In all, Pol Pot's regime was responsible for around two million deaths, about one-fourth of Cambodia's population. Thirty-five years later, the aftermath of the genocide is obvious – there are almost no elderly people here, and even seeing someone of middle age is uncommon. Obviously the situation has greatly improved for the youngest generation, but Cambodia remains a very poor country. I can't say I ended the day in a good mood, but I was still glad to have seen S-21 and Choeung Ek. They gave me a better understanding for what had happened, and a greater appreciation for all of the privileges I have had in my own life.

More photos from Phnom Penh, S-21 and the killing field

Angkor Wat

Picture of Angkor Wat.

Day 2: A look at distant Angkor Wat from the top of Phnom Bakheng.

February 15 - 16, 2015
Days 213 - 214

For our visit to Angkor Wat and the surrounding temples, we hired a driver named Pie Ran to take us in a tuk tuk from nearby Siem Reap. We left early, arriving at the famous Angkor Wat temple at dawn, along with several hundred others. Most of the crowd stayed near the ponds in front of the temple to get a classic sunrise photo, while we moseyed right on in, practically alone. We spent a few hours walking around before heading to the next site.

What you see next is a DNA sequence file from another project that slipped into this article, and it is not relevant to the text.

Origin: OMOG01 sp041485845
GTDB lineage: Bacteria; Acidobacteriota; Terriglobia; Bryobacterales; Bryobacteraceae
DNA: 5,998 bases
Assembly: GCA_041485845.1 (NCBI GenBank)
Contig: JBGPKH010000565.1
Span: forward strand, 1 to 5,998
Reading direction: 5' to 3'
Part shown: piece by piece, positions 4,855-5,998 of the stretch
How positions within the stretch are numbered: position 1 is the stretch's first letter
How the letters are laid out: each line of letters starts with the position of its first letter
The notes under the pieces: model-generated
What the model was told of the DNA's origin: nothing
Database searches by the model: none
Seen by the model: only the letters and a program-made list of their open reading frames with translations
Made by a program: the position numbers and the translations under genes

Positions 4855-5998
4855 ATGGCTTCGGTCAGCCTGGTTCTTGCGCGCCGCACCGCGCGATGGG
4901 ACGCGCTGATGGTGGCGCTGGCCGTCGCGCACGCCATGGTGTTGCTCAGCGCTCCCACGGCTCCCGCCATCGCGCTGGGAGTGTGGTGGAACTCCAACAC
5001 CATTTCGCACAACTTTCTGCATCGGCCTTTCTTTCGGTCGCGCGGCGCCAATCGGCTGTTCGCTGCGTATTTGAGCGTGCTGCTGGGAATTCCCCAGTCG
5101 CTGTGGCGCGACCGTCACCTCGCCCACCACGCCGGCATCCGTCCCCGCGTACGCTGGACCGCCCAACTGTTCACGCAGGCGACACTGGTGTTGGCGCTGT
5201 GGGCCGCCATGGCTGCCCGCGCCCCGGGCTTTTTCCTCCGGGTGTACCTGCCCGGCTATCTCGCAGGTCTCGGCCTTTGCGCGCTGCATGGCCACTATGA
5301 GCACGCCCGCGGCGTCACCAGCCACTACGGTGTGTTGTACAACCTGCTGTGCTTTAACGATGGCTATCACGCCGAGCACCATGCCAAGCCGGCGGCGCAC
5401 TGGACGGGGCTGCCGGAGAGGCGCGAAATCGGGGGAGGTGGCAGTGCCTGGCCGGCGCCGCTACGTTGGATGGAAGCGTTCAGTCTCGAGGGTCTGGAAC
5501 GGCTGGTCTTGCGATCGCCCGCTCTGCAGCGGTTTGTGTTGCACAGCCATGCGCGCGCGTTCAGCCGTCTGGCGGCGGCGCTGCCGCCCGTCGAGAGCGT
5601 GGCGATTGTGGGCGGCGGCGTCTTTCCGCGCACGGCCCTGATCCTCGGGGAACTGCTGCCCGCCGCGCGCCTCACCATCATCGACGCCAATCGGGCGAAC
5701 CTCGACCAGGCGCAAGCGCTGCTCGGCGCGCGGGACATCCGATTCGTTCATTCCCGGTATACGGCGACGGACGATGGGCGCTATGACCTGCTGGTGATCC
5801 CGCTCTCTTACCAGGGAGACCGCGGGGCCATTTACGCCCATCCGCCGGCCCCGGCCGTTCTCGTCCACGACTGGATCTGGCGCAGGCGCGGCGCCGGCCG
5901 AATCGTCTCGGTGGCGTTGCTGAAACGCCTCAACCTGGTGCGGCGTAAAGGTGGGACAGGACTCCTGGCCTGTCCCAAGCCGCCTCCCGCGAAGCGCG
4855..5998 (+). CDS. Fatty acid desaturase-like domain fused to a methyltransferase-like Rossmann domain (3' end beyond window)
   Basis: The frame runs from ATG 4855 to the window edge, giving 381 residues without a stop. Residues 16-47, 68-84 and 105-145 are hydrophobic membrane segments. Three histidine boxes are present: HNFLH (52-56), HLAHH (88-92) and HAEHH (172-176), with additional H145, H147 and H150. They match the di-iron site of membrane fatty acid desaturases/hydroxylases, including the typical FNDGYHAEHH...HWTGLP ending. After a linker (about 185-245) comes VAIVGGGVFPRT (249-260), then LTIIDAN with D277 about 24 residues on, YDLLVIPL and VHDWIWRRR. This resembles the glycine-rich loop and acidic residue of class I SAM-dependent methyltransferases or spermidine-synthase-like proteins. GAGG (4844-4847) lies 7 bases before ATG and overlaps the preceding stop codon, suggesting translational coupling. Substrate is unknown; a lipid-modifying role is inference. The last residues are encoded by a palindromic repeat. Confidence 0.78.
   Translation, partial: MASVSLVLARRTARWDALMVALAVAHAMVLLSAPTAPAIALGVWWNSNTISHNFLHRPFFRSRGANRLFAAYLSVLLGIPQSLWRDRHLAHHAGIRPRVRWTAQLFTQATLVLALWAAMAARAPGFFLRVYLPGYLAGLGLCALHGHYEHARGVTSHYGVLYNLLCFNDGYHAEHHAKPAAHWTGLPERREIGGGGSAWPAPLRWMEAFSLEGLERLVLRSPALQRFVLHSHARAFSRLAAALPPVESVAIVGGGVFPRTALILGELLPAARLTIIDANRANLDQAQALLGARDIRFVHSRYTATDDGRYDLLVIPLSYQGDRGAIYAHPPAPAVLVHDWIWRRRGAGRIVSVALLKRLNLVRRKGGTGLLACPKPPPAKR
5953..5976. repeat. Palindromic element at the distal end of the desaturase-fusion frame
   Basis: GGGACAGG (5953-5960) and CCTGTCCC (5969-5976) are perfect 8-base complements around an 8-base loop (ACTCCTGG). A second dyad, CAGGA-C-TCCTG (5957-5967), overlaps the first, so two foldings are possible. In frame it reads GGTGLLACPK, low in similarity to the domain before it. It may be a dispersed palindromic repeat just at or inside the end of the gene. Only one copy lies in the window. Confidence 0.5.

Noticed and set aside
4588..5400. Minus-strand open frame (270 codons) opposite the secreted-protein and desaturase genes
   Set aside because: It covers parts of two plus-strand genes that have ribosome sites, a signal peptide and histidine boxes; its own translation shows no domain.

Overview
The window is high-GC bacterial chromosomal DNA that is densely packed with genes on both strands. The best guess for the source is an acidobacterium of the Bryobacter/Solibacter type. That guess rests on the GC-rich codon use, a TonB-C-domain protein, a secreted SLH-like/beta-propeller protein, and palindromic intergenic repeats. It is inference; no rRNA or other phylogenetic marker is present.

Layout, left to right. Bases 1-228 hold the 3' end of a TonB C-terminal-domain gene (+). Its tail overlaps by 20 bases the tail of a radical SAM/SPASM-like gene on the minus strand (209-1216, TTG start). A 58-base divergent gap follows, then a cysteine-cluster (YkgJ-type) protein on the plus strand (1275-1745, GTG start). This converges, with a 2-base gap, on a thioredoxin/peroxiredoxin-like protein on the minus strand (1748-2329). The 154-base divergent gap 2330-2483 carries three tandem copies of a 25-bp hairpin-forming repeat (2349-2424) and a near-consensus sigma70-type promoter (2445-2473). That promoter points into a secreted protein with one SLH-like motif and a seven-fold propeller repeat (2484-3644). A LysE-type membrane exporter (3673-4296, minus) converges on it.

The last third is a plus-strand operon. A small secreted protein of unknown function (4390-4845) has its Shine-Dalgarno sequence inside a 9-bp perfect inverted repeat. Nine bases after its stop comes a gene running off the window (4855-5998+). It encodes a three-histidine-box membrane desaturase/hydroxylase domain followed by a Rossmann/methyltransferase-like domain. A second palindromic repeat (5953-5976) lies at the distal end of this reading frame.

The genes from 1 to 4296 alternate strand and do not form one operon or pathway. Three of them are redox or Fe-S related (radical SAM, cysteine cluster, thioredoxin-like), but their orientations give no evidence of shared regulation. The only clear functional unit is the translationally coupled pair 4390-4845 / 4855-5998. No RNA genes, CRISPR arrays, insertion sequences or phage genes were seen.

Before coming to Cambodia, I hadn't realized how many ancient sites there were near Angkor Wat. We ended up spending two days checking out the ruins, and we still didn't see nearly everything. My favorite temples were Bayon, where giant faces are carved into the stone, and Ta Prohm, where parts of the movie Tomb Raider were filmed. Almost everyone came away from their visit feeling like an explorer, myself included.

Here are a few of my photos from Angkor Wat:

Picture of temple.

Angkor Wat is one of the world's most beautiful and famous temples.

Picture of folks.

I joined a few hundred other people to watch the sun rise behind the ruins.

Picture of stairs.

Here's the stairway to the top of the temple.

Picture of Katie.

Katie takes a well-deserved break during our visit.

Picture of columns.

Many columns encapsulate the central courtyard.

Picture of carving.

A vandal broke in and carved up the wall.

Picture of carvings.

Some of the carvings have been pieced together.

Picture of face.